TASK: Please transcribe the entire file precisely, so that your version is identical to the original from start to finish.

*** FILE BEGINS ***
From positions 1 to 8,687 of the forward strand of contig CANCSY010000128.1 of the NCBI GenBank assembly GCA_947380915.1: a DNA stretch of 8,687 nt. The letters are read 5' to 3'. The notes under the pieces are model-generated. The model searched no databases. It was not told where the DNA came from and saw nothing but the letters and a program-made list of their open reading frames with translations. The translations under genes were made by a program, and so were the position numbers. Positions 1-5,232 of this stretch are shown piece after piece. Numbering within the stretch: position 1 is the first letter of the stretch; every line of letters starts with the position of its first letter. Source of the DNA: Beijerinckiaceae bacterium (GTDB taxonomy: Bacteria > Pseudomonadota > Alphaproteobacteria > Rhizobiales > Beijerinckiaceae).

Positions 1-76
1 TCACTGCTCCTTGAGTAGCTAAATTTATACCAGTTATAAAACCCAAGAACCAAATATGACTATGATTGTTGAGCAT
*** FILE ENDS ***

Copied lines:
From positions 1 to 8,687 of the forward strand of contig CANCSY010000128.1 of the NCBI GenBank assembly GCA_947380915.1: a DNA stretch of 8,687 nt. The letters are read 5' to 3'. The notes under the pieces are model-generated. The model searched no databases. It was not told where the DNA came from and saw nothing but the letters and a program-made list of their open reading frames with translations. The translations under genes were made by a program, and so were the position numbers. Positions 1-5,232 of this stretch are shown piece after piece. Numbering within the stretch: position 1 is the first letter of the stretch; every line of letters starts with the position of its first letter. Source of the DNA: Beijerinckiaceae bacterium (GTDB taxonomy: Bacteria > Pseudomonadota > Alphaproteobacteria > Rhizobiales > Beijerinckiaceae).

Positions 1-76
1 TCACTGCTCCTTGAGTAGCTAAATTTATACCAGTTATAAAACCCAAGAACCAAATATGACTATGATTGTTGAGCAT